Ethicist, recovering alcoholic blast Liquor & Lotteries' sale of cheap booze at downtown store

The sale of low-priced high-volume alcohol at a downtown Winnipeg Liquor Mart is being criticized by an ethicist and recovering alcoholic.

Recovering alcoholic calls sale of low-priced sherry 'mind-boggling' and 'irresponsible'

Customers wait for the Ellice Liquor Mart to open. Many are there for a bottle of London Westminster Canadian Apera, a fortified wine known as sherry, which has 20 per cent alcohol. (Warren Kay/CBC)

It's a chilly morning, but customers start to line up outside the doors of the Liquor Mart on Ellice Avenue about 15 minutes before it opens.

Once the open sign is flicked on and the doors are unlocked, about a dozen people race in.

They've come to buy a bottle of London Westminster Canadian Apera — better known as sherry. The 750ml bottle of fortified wine retails for $9.37, has 20 per cent alcohol, and is kept just steps away from the till at the Liquor Mart.

It's the store's best seller year after year, according to internal sales records obtained by CBC News.

The Liquor Mart on Ellice sold 103,553 bottles of London Westminster Canadian Apera from 2015-17. (Austin Grabish/CBC)

The amount of sherry sold at the store is staggering — 103,553 bottles were sold from 2015-17, documents obtained through a freedom of information request reveal. Only 378 bottles were sold in the same period at the St. Vital Square Liquor Mart.

The bottles frequently litter streets close to the Liquor Mart and it's common to see people drinking it in parking lots and flower beds near the store. Often people are passed out and paramedics or firefighters have to be called.

Neil McArthur, director of the Centre for Applied Ethics at the University of Manitoba, says Manitoba Liquor & Lotteries is not fulfilling its moral and legal responsibilities. (Tyson Koschik/CBC)

"This should be a bright red blinking sign for Manitoba Liquor [& Lotteries] to realize that they are not addressing a serious issue and they need to do so," said Neil McArthur, director at the Centre for Applied Ethics at the University of Manitoba.

"They're making money off people who have serious health problems. They know that — the statistics tell a clear story — so they are not fulfilling the responsibilities that they have, both morally and that was created by the legislation." 

'Posters and billboards aren't enough' 

As a Crown corporation, Liquor & Lotteries has an ethical obligation to protect people from abuse, especially if it's profiting off the sale of alcohol, McArthur said.

"I think it's an incredible revelation," he said. "People can say, 'Oh, this is just one case, one store, one product,' but this should be the revelation that we need to say the programs we have aren't working. The posters and the billboards aren't enough and we need a community-based strategy."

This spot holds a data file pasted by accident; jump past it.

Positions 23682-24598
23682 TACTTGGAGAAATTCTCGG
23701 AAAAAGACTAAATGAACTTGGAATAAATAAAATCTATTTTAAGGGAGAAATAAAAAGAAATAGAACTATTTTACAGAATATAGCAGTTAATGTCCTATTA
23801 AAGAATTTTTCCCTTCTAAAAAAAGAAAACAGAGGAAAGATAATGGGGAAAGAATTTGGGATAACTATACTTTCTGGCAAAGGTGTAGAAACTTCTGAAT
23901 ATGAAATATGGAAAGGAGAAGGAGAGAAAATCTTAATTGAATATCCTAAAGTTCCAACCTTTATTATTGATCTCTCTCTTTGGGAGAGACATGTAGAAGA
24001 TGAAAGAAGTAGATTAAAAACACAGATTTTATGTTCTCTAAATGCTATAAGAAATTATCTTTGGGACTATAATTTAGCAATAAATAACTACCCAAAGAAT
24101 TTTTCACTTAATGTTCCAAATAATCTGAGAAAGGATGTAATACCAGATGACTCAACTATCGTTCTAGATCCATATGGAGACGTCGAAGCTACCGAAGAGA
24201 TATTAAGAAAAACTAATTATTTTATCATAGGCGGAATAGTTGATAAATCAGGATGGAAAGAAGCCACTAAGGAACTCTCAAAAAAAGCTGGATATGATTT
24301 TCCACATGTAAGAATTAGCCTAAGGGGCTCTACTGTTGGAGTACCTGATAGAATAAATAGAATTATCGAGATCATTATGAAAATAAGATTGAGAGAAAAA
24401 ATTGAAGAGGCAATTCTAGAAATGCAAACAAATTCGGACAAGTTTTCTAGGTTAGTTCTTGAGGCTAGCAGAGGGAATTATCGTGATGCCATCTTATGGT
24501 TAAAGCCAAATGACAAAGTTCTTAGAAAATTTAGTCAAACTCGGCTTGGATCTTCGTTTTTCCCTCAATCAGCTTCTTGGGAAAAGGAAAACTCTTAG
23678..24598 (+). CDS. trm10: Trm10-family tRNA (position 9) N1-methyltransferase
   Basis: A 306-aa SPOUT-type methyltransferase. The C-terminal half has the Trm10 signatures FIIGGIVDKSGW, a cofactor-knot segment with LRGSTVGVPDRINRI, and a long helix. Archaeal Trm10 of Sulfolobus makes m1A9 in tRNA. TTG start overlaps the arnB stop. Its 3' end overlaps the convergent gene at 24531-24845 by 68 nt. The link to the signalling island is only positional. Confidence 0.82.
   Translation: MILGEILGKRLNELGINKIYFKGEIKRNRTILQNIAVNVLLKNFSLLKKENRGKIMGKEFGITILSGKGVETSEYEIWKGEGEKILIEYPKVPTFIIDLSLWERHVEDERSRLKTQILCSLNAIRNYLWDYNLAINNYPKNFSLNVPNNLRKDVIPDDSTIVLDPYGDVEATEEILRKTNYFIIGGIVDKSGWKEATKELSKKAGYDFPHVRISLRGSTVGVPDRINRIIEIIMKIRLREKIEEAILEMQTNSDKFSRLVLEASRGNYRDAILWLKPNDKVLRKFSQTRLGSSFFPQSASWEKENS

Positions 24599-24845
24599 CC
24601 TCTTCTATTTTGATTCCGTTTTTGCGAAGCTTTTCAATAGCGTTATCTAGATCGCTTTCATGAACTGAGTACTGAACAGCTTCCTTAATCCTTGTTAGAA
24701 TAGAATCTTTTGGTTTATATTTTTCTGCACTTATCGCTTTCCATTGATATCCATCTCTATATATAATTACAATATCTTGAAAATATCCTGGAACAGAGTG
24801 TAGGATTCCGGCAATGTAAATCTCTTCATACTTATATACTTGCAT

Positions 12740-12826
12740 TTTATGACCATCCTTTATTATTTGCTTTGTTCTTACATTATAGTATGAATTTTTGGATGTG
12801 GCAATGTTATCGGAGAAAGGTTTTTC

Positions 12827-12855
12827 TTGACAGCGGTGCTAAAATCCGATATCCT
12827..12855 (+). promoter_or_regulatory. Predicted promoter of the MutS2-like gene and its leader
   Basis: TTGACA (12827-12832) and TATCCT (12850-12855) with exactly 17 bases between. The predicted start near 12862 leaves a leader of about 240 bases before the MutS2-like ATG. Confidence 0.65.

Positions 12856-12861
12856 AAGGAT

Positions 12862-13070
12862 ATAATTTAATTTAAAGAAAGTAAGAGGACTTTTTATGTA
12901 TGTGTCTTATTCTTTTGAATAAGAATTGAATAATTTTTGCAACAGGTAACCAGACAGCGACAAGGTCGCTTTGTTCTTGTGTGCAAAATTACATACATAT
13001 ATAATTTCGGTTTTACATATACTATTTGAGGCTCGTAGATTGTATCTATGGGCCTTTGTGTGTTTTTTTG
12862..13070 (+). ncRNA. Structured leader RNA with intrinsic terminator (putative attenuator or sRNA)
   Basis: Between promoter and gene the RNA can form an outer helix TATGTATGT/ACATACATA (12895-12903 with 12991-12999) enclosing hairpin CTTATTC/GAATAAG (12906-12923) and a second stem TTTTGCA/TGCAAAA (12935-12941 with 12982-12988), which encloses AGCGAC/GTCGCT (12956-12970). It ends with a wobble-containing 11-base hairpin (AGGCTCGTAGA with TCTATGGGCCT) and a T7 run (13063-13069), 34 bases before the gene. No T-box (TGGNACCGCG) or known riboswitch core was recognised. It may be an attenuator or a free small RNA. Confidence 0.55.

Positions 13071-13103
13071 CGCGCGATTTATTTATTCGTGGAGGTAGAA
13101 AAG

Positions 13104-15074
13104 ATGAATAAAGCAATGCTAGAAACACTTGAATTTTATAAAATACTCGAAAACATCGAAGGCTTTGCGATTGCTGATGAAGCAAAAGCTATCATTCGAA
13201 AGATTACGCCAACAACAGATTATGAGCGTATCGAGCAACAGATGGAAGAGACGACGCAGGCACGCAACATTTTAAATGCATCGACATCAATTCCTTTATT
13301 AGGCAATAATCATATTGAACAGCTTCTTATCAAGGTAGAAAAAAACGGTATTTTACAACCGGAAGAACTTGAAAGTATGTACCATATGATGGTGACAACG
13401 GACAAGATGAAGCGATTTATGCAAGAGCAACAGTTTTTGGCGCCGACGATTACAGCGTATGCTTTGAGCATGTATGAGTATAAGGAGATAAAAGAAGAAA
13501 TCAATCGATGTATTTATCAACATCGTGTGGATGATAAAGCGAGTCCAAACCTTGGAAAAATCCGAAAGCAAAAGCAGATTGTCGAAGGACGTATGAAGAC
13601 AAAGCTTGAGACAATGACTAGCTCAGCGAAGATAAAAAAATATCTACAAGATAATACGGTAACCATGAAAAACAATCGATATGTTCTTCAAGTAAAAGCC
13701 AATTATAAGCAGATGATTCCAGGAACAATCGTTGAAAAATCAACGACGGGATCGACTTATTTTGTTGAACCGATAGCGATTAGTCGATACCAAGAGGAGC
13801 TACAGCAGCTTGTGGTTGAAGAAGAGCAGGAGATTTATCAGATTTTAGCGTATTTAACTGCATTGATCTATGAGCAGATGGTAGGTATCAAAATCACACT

The Downtown BIZ, which gets funding from Liquor & Lotteries for community outreach, has patrols that frequent streets around the store, which they call a "special attention area."

Often the patrols tell people who are drinking it's illegal to do so in public and ask them to stop so they don't have to call the police.

Leo Redhead says he's been addicted to alcohol for a long time and he drinks about 10 bottles of sherry every day. (Warren Kay/CBC)

Leo Redhead, one of the customers outside the Liquor Mart on a recent morning, says he drinks about 10 bottles of sherry a day.

"I've been addicted to drinking for a lot of years," he said; for him, it's about having a good time.

Refused service about 4,000 times

The staggering number of sherry sales at the Ellice location is cause for concern, said Ian Rabb, a recovering alcoholic who started Two Ten Recovery, an organization that allows people who have substance abuse problems to live in a sober environment.

"It's mind-boggling," said Rabb, who's also the director of business development and the public relations officer at the Aurora Recovery Centre, an addictions treatment facility in Gimli, Man.

"I think it's actually irresponsible of the government or liquor commission [MLLC] to have a blind eye."

An empty bottle lies on a mailbox at the corner of Donald and Ellice while downtown street patrol members talk to people nearby. (Austin Grabish/CBC)

Liquor & Lotteries said it refused service to customers at the Ellice store who were intoxicated about 4,000 times last year. At the St. Vital store, they refused service only about 150 times.

"It says that it's a different clientele," said Bev Mehmel, director of corporate responsibility at Manitoba Liquor & Lotteries.

'Right to purchase'

She said the corporation is raising the price of the product every quarter by just under 50 cents, following a 2013 recommendation in Manitoba's strategy to reduce alcohol-related harm that called for a review of low-priced, high-alcohol liquor.

Mehmel said it's important to point out addiction is not just a downtown Winnipeg issue — it's just more visible there.

"I mean, there's people in Tuxedo, Charleswood, North Kildonan who have addiction issues."

The Liquor Marts have no way of knowing whether someone is a chronic alcoholic, and instead focus on refusing service to people who are intoxicated, she said.